crankcase. After the race it was at first thought that nothing serious had happened, and mechanics drove the car, which seemed to run well. This shows how difficult it is to trace trouble in a multi-cylinder car. Sutton, driving the 3rd Alvis, a standard model, retired at 27 laps when running 6th.
Meanwhile in the 1,100 c.c. class Waite, on the enlarged Austin 7, was delayed with cylinder-head gasket trouble, while Dunfee and de Marnier (Salmsons) retired. The Amilcars, too, paid several visits to the pits at various times to wash out their clutches. After running well for 30 laps Goutte was seriously delayed by a leaky joint between supercharger and engine, the same trouble also assailing Vernon Balls (Amilcar). Both drivers, however, were able to continue.
Moriceau goes to Earth.
Shortly after half distance Moriceau’s Talbot skidded in the sand which had been scattered on the track by passing cars and buried his car in the last sandbank of the turn on to the Railway straight. For nearly half an hour the game little Frenchman burrowed and scratched away with his hands and a small stake, while
other competitors whizzed by within inches of his car, Thomas on one occasion nearly running on to the bank himself. Eventually the. Talbot shook itself free and Moriceau continued, though the incident cast him a certain place. Capt. Douglas now ran into third place on his Bugatti, but was shortly afterwards displaced by Purdy on a similar car. Major Halford continued to lap steadily on top gear, eventually finishing sixth.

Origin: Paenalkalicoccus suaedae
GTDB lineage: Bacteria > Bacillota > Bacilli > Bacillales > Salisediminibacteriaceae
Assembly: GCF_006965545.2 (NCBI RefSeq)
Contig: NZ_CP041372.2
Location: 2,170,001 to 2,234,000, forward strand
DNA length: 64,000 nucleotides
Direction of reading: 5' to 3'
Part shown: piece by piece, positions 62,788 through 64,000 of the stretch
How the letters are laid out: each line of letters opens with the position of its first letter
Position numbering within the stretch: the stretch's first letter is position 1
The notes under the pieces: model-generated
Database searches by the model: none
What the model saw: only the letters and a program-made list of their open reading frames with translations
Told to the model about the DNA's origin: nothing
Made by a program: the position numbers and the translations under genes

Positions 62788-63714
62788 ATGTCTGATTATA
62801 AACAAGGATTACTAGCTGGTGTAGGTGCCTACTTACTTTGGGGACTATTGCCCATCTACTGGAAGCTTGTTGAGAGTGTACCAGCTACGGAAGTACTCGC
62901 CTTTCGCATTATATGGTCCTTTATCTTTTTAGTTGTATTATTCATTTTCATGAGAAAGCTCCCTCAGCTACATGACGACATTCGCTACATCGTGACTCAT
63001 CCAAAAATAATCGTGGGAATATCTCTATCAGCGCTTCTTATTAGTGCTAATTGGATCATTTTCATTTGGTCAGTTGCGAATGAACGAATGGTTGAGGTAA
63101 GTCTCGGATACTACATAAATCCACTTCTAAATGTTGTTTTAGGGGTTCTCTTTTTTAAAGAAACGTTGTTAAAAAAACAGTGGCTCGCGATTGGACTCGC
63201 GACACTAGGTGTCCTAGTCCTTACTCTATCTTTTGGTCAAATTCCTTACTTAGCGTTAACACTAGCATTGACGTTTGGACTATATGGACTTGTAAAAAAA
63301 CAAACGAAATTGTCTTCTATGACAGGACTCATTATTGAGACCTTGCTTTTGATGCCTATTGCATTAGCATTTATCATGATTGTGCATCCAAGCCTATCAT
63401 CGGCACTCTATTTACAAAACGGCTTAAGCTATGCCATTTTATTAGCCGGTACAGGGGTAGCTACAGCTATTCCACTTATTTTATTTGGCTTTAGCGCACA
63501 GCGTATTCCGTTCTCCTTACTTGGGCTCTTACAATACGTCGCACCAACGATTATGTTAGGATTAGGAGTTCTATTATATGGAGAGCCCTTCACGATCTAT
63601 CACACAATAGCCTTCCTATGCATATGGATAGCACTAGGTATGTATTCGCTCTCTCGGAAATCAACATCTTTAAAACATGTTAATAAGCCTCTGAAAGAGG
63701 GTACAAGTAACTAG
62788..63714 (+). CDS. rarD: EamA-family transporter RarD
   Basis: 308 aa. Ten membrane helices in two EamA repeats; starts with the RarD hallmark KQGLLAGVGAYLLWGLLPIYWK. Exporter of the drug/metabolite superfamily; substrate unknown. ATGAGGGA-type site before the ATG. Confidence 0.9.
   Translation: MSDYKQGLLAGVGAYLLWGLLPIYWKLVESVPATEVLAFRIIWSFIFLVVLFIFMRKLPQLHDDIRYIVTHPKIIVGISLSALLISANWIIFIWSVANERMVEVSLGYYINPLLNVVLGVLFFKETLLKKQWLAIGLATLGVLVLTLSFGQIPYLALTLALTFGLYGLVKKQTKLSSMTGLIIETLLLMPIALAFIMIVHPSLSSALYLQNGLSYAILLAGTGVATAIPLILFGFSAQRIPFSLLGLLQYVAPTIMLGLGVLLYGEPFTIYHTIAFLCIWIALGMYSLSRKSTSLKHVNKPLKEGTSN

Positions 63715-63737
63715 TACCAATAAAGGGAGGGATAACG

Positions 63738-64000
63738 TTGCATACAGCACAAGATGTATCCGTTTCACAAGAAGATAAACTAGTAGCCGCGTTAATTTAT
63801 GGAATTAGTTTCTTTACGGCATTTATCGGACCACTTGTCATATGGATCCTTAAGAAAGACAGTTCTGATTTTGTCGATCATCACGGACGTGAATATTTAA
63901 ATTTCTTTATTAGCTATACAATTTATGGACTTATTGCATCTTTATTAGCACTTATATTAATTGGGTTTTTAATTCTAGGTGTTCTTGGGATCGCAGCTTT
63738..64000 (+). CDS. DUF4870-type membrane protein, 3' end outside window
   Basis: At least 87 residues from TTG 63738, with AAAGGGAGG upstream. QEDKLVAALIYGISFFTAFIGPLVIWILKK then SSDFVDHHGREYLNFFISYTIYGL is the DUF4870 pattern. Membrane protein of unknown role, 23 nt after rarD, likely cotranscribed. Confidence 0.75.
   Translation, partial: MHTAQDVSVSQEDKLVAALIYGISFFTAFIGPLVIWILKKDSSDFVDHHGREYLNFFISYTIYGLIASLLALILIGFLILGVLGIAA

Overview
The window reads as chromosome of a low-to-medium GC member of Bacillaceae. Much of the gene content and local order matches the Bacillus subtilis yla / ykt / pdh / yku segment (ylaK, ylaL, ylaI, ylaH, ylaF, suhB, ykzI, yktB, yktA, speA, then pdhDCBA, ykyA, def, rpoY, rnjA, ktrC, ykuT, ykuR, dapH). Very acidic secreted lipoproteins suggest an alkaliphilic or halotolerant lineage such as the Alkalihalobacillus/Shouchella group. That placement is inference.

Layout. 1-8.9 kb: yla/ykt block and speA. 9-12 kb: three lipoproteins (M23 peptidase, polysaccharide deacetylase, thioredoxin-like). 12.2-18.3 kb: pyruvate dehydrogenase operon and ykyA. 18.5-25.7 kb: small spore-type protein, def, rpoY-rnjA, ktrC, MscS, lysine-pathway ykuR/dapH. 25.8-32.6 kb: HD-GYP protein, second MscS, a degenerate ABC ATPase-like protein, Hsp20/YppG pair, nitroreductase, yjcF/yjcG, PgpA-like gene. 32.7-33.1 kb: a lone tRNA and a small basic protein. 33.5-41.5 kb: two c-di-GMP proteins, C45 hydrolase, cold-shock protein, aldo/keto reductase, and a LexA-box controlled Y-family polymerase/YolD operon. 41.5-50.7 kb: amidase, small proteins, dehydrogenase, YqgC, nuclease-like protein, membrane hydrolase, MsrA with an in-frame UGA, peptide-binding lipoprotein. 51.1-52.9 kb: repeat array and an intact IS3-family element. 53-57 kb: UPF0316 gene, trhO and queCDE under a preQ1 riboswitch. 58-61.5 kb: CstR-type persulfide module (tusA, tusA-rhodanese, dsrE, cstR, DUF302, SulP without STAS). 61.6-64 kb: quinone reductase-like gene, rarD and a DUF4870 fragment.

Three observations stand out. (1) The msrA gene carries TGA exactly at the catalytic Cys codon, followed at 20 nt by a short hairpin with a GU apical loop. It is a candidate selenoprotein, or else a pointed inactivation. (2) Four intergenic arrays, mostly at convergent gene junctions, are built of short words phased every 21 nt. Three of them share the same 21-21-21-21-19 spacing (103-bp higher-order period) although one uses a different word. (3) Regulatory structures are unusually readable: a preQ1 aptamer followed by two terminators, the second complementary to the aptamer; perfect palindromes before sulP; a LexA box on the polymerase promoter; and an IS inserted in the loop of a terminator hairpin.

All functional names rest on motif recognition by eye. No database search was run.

In the 1,100 c.c. class a change came over the race, when on his 48th lap Casse, who was leading, was put out by the failure of his Salmson engine ; thus all the fastest Salmsons were out of the race, and the three Amilcars, despite their intermittent clutch trouble, were almost unassailable. C. M. Turner’s Gwynne, with its large beetle-backed body, was running with great reliability, as indeed it did throughout the race. The unlucky Waite retired at last with a broken body support after completing 51 laps. In the 750 c.c. class the only change was that Walther’s car slowed appreciably towards the end of the race. Malcolm Campbell, after various trouble, finally retired at 52 laps with something seriously wrong inside. The concluding stages of the race were devoid of any
feverish excitement. Segrave and Divo continued to schedule, with Purdy and Douglas following at o respectable distance, Thomas gliding round quietly, and Moriceau trying to regain his lost position. In the 1,100 c.c. class the Amilcars, with occasional stops, continued to wrangle among themselves, with George Newman’s Salmson just behind. Hall (Austin 7) retired at 70 laps, thus leaving only two finishers in the 750 c.c. class. Eventually the final placings and speeds were as follows :
1,500 c.c CLASS.
1,100 C.C. CLASS.
Great credit is due to Purdy in the 1,500 c.c. class, as he is a genuine amateur and does his own tuning, and to Major Halford, who drove throughout on top gear alone.
Purdy and Douglas had no trouble, but Thomas had a few short stops.
The Amilcars put up a brilliant performance in the 1,100 c.c. class, but G. Newman’s consistent fight should not be overlooked.
Gordon England has won the 750 c.c. race on every possible occasion, and only entered this year to ensure a sufficient number of starters to allow the race to be run.